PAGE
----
The Slovaks successfully tested the futuristic Internet of Things in the nearby universe
During a stratospheric flight to the nearby universe, a Slovak company GOSPACE, in cooperation with the nationwide operator SLOVANET a.s., successfully tested the LoRaWAN network designed for the Internet of Things (IoT).
Recently, the Internet of Things has been discussed nearly at every technology conference dreaming about smart refrigerators that automatically order new foodstuffs from the closest grocery to cities, that are able to autonomously manage traffic lights depending on the current traffic situation. All these visions rely on one key element – new type of radio communication enabling the transfer of small amounts of data reaching out, however, to distances of tens of kilometers and requiring low energetic performance. Therefore, any outdoor sensor whether it is measuring the air quality, the temperature of the lake, or the position of the protected wild animals, is able to work without any massive infrastructure and particularly without the need to recharge the battery for months or years.
GOSPACE, specializing in the telecommunications development and the development of the electronics designed for extreme conditions, in cooperation with SLOVANET building the LoRaWAN network in Slovakia, carried out two stratospheric flights which task was to verify the theoretical limits of the LoRaWAN network reachability as well as the experimental positioning on the basis of triangulation carried out by the network (without the use of energetically demanding satellite navigation).
Figure 1 – the stratospheric balloon take-off in Partizánske on 10th November 2016. Source: GOSPACE
Wireless Internet across half of the Europe
The test results were more than fascinating. During two hours the balloon ascended until reaching a height of 37.5 km enabling the balloon to establish a connection with Kaliningrad, a Russian city that was 600 km away.
Figure 2 – the GOSPACE stratospheric probe communicating at a distance of 600 km. Source: GOSPACE
As far as the experimental calculation of the position is concerned (on the basis of the signal reception by the LoRaWAN gateways), the average error compared to the real position was 3 kilometres, that was caused particularly by poor accuracy of the time synchronization between the respective gateways. Improving the time accuracy of the gateways themselves in the future could automatically lead to the improvement of the calculated position accuracy.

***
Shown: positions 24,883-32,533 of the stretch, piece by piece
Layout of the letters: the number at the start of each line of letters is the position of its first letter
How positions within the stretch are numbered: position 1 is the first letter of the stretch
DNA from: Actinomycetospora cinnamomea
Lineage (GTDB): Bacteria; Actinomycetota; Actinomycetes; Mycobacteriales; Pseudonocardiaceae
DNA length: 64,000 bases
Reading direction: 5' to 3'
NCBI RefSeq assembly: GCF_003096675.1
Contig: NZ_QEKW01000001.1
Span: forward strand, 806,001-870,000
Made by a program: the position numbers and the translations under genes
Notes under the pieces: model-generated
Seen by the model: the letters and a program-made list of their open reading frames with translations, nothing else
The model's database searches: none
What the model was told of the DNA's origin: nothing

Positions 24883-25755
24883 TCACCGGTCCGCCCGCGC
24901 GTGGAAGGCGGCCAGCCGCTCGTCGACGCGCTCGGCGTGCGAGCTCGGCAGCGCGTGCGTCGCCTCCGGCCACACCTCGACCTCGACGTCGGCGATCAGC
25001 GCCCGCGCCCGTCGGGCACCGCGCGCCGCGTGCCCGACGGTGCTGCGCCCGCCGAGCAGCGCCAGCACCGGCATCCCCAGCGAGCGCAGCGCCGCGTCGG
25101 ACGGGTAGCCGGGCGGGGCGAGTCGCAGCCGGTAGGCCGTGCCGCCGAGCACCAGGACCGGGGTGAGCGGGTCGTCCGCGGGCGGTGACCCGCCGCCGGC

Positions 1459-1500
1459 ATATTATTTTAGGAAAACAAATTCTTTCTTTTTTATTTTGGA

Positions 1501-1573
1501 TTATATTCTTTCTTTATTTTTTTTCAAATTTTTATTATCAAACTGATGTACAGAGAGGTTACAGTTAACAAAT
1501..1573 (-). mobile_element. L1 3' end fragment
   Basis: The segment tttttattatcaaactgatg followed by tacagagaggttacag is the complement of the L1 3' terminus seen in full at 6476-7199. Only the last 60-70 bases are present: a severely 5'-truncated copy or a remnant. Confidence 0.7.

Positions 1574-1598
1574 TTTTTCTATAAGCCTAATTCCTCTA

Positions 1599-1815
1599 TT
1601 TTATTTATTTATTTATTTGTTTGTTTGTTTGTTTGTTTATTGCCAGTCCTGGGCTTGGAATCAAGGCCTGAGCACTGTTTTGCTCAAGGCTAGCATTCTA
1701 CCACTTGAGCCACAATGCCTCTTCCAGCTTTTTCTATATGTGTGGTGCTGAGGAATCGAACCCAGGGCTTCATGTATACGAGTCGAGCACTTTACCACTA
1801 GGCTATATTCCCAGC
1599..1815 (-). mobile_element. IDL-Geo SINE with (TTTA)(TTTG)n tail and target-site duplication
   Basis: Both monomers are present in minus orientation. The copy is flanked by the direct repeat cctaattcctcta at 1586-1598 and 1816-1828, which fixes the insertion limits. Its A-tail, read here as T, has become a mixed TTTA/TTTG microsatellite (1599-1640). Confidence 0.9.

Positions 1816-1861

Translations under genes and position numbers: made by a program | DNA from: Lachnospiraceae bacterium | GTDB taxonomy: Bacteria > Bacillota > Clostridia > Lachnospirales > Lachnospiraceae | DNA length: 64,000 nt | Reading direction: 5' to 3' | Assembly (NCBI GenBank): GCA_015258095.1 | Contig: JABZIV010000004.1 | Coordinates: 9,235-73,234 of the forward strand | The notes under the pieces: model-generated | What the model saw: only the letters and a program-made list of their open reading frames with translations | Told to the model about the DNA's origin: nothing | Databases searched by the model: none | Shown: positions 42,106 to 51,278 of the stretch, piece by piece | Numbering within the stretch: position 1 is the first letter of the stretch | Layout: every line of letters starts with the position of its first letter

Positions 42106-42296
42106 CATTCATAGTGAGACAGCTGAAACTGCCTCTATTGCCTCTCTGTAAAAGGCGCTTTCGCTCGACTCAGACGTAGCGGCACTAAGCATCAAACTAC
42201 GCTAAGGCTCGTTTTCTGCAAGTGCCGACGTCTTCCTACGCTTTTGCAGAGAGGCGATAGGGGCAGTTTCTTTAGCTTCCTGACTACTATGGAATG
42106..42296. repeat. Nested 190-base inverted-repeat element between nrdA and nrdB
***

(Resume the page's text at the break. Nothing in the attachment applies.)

Figure 3 – comparing the GPS position (gray) and the LoRaWAN position (orange). Source: GOSPACE
For the flight course please refer to the video on the following webpage live.gospace.sk.
Internet of Space
GOSPACE, a spin-off company of the Slovak Organisation for Space Activities, participated in the construction of the first Slovak satellite called skCUBE, that will be launched into space by the beginning of 2017 and it will orbit the Earth from 450 to 720 km above the Earth. We can be boldly talking about the vision of operating the Internet of Things network from the Earth orbit seeing that the results of the stratospheric test have revealed that the LoRaWAN network reachability is sufficient for this purpose. The preliminary calculations imply that a fleet of 30 satellites (e.g. CubeSat class) placed in 3 orbital levels could cover the whole planet with the Internet of Things in such a way. Although the construction and placing the satellite in orbit is a costly matter, the overall price of such a project is lower than creating a global network consisting of hundreds of thousands of ground IoT gateways. Thus, Internet of Things could justly be renamed to Internet of Space.
Figure 4 – satellites placed in 3 orbital levels. Source: ESA